Jeff Jarvis says the jobs that technology has eliminated are not coming back, and Paul Graham rightfully asks, "Why not this time?" Historically, technology eliminates jobs but also creates new ones. Eliezer Yudkowsky, in the Hacker News thread, posits five possible reasons why "this time it's different" (i.e., this time the jobs won't come back):
1) The amount of regulation and regulatory burden has increased sufficiently between then and now, that new business relationships have a much harder time replacing old destroyed business relationships. I.e., it's now more expensive to hire a new employee.
2) It's a novel change in the financial side of the economy. Like, capital-holders now try to make killings by investing in the right HFT funds instead of trying to go out and invest in new businesses. Implausible? Maybe, but finance has changed a lot recently, so the difference, if there is one, might be there.
3) The amount of re-education required to get a new job has increased enough to be a killer barrier to re-employment, whether because of employers having imposed an arbitrary demand for bachelors' degrees or because the jobs are actually more complex.
4) Ricardo's Law does allow individual regions to lose as a result of tech improvements, because if someone else beats your comparative advantage, people will want to trade with them instead of you. There's nothing ahistorical about the Rust Belt having a persistent recession within the US. This is now happening to the whole US; people no longer want to trade with us, but China is growing plenty.
5) The Thiel hypothesis: Recent technological developments are intrinsically more boring than past technological developments; people are trying to build web apps that will sell to Google for $10 million instead of trying to invent the next "microchip" or "electricity". It's not that the 21st century poses a novel obstacle to forming new business relationships to replace old ones; rather, 21st-century technologies that obsolete jobs are missing a wow factor or wealth-generating factor that previously increased demand or increased total wealth at the same time as obsoleting jobs.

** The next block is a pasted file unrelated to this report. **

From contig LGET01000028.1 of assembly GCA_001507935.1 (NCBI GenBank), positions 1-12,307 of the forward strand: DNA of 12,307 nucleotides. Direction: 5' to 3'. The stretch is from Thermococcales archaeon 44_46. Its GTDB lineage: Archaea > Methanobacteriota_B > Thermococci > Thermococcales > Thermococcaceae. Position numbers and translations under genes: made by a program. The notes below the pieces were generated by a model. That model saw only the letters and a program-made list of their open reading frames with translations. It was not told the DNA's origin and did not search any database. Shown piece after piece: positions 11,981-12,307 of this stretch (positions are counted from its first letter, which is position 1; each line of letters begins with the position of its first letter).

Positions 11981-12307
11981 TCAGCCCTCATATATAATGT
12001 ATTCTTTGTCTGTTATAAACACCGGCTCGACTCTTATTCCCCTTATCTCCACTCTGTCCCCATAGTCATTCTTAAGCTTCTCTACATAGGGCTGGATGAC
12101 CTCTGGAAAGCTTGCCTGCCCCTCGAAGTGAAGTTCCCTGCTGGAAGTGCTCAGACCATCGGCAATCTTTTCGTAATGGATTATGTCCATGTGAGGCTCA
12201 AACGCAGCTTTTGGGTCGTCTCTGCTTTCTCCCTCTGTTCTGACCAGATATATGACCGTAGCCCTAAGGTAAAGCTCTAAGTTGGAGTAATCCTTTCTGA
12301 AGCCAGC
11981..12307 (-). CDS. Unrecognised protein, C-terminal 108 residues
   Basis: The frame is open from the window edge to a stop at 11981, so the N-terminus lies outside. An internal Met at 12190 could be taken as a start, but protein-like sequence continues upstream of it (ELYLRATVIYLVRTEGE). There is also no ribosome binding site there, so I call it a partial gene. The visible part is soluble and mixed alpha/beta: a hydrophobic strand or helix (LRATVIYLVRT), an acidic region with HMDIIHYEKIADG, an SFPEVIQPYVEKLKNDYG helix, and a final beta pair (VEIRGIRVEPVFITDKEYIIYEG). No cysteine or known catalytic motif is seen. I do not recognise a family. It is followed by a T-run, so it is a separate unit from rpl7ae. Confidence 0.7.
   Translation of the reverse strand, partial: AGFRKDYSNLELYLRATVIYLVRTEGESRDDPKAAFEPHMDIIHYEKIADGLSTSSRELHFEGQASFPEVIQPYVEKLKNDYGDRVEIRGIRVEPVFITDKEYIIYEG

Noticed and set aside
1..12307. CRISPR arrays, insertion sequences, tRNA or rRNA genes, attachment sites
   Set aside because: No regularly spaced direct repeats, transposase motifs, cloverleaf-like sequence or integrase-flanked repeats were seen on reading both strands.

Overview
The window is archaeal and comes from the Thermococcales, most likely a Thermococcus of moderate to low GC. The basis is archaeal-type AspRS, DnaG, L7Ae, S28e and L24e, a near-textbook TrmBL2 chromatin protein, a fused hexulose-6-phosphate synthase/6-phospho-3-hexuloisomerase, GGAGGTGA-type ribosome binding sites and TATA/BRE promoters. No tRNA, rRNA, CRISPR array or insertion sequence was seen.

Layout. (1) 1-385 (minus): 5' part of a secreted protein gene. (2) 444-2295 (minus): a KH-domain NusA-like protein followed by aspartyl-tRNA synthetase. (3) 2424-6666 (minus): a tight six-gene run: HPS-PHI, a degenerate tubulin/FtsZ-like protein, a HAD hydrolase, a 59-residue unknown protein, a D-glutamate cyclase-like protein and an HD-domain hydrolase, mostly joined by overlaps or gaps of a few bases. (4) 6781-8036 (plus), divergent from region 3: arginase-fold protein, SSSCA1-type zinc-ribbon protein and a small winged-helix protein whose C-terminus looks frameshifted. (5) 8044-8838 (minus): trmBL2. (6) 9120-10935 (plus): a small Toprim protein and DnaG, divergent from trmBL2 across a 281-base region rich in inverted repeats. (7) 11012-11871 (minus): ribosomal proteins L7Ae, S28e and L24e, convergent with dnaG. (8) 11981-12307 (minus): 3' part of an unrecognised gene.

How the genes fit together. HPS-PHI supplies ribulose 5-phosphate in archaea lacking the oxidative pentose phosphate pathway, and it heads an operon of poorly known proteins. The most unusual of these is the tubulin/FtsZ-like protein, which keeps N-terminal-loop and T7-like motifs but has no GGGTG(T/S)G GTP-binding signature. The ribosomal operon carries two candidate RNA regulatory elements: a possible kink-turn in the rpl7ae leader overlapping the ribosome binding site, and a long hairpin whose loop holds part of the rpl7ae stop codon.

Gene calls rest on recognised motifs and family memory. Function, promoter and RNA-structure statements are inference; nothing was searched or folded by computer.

Here's a useful Paul Krugman post about how technology "hollows out" the middle of job market — low-skill (janitors) and high-skill (chemists) people are okay but middle-skill workers suffer. He notes the hollowing out is now creeping into higher and higher skilled professions.
Here's a Boston Globe piece on how manufacturing in America is alive and well — we make way, way more "stuff" than China — it's just that there are fewer manufacturing jobs because of huge productivity gains.
Here's Nick Schulz and Arnold Kling on creating jobs in the New Commanding Heights of the American economy: healthcare and education. They happen to be the two most regulated and government controlled sectors. "To revitalize these sectors and revive the American job market," Nick and Arnold say, "we must open up these industries to competition and entrepreneurial reform."